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Title: Hydrogen sulfide induces systemic tolerance to salinity and non-ionic osmotic stress in strawberry plants through modification of reactive species biosynthesis and transcriptional regulation of multiple defence pathways
Authors: Christou, Anastasios 
Papadopoulos, Ioannis 
Fotopoulos, Vasileios 
Manganaris, George A. 
Major Field of Science: Agricultural Sciences
Field Category: NATURAL SCIENCES;AGRICULTURAL SCIENCES;Agricultural Biotechnology;Other Agricultural Sciences
Keywords: Vitamin C;Glutathione;Hydrogen sulfide
Issue Date: 8-Apr-2013
Source: Journal of Experimental Botany, 2013, vol. 64, no. 7, pp. 1953-1966
Volume: 64
Issue: 7
Start page: 1953
End page: 1966
Journal: Journal of Experimental Botany 
Abstract: Hydrogen sulfide (H2S) has been recently found to act as a potent priming agent. This study explored the hypothesis that hydroponic pretreatment of strawberry (Fragaria × ananassa cv. Camarosa) roots with a H2S donor, sodium hydrosulfide (NaHS; 100 μM for 48h), could induce long-lasting priming effects and tolerance to subsequent exposure to 100mM NaCI or 10% (w/v) PEG-6000 for 7 d. Hydrogen sulfide pretreatment of roots resulted in increased leaf chlorophyll fluorescence, stomatal conductance and leaf relative water content as well as lower lipid peroxidation levels in comparison with plants directly subjected to salt and non-ionic osmotic stress, thus suggesting a systemic mitigating effect of H2S pretreatment to cellular damage derived from abiotic stress factors. In addition, root pretreatment with NaHS resulted in the minimization of oxidative and nitrosative stress in strawberry plants, manifested via lower levels of synthesis of NO and H2O2 in leaves and the maintenance of high ascorbate and glutathione redox states, following subsequent salt and non-ionic osmotic stresses. Quantitative real-time RT-PCR gene expression analysis of key antioxidant (cAPX, CAT, MnSOD, GR), ascorbate and glutathione biosynthesis (GCS, GDH, GS), transcription factor (DREB), and salt overly sensitive (SOS) pathway (SOS2-like, SOS3-like, SOS4) genes suggests that H2S plays a pivotal role in the coordinated regulation of multiple transcriptional pathways. The ameliorative effects of H2S were more pronounced in strawberry plants subjected to both stress conditions immediately after NaHS root pretreatment, rather than in plants subjected to stress conditions 3 d after root pretreatment. Overall, H2S-pretreated plants managed to overcome the deleterious effects of salt and non-ionic osmotic stress by controlling oxidative and nitrosative cellular damage through increased performance of antioxidant mechanisms and the coordinated regulation of the SOS pathway, thus proposing a novel role for H2S in plant priming, and in particular in a fruit crop such as strawberry.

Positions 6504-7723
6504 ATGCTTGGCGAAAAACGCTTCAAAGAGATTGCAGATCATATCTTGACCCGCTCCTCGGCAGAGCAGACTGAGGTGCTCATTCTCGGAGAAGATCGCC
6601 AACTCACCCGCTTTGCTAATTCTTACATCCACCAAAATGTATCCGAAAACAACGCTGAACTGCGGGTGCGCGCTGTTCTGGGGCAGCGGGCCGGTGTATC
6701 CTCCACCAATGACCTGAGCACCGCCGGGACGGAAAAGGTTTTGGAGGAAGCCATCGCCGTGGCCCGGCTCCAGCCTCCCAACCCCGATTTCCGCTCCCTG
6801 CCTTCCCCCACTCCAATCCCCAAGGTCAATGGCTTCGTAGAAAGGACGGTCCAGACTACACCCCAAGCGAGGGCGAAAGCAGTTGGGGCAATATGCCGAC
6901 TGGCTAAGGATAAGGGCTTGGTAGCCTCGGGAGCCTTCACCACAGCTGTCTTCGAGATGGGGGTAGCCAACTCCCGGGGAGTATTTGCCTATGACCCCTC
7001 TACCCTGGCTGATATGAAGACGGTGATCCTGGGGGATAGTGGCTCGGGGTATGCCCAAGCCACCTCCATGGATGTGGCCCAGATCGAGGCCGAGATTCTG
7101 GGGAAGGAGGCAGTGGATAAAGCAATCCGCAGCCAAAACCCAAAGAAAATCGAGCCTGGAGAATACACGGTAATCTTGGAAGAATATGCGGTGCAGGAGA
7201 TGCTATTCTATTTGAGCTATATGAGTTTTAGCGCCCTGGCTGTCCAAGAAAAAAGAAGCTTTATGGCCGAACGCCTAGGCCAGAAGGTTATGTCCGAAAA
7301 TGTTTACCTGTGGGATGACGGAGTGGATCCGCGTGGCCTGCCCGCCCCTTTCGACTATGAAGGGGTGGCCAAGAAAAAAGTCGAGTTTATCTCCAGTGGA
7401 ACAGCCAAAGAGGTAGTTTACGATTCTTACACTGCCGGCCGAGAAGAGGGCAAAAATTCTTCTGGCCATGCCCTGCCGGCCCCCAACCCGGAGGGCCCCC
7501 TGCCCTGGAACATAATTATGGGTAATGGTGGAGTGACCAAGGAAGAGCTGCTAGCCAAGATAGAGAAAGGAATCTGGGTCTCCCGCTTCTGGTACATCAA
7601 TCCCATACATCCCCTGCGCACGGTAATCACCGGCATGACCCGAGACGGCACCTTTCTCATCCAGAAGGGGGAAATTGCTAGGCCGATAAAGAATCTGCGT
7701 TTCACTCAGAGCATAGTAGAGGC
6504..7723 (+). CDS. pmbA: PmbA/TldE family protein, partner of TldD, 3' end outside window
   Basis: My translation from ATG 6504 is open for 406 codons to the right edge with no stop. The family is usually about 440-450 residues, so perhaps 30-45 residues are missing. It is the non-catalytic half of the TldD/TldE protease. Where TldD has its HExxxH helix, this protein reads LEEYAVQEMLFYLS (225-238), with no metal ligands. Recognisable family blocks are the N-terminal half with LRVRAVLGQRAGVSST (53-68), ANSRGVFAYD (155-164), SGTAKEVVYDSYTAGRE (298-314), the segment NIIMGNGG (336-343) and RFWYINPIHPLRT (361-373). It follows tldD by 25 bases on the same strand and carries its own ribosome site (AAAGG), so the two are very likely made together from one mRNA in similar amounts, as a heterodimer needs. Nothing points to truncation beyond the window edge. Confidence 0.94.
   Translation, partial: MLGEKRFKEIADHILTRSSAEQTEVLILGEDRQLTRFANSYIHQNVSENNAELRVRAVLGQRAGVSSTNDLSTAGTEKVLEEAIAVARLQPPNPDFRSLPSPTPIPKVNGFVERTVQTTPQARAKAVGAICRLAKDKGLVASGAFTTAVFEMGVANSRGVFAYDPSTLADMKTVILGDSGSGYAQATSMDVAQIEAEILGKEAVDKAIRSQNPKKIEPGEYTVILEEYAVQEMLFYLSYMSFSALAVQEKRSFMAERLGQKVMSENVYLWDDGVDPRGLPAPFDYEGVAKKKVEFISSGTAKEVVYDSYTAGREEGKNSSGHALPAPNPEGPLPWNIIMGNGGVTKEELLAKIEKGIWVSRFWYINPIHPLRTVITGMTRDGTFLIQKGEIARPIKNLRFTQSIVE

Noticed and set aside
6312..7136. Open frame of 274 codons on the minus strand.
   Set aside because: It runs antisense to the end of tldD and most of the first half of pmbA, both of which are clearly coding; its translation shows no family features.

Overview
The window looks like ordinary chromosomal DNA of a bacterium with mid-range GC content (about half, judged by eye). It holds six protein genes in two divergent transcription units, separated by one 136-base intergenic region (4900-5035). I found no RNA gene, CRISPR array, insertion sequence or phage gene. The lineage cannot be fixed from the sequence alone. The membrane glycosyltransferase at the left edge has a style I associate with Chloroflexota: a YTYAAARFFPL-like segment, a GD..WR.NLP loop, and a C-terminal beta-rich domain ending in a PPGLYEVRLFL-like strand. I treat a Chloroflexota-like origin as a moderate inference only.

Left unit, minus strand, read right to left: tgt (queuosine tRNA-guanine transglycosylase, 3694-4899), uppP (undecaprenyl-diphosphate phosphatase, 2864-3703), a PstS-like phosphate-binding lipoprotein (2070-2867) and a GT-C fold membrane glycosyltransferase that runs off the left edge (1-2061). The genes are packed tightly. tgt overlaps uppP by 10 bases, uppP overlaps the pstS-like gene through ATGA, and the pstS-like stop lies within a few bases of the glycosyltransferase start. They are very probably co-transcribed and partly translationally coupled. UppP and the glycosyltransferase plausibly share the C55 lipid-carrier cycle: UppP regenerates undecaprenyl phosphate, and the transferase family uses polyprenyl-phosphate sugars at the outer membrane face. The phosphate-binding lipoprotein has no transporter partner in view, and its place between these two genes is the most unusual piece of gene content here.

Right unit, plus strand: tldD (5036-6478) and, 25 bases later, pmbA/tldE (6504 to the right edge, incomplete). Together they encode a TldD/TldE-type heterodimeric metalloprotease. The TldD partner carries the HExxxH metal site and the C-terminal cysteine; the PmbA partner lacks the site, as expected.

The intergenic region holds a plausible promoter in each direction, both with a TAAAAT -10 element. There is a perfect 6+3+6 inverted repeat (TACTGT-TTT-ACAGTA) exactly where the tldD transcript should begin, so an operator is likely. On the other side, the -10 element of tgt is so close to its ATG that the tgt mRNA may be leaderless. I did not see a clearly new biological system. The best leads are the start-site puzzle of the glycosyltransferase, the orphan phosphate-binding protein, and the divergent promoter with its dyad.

ISSN: 0022-0957
DOI: 10.1093/jxb/ert055
Rights: © Society for Experimental Biology
Type: Article
Affiliation : Cyprus University of Technology 
Agricultural Research Institute 
Appears in Collections:Άρθρα/Articles

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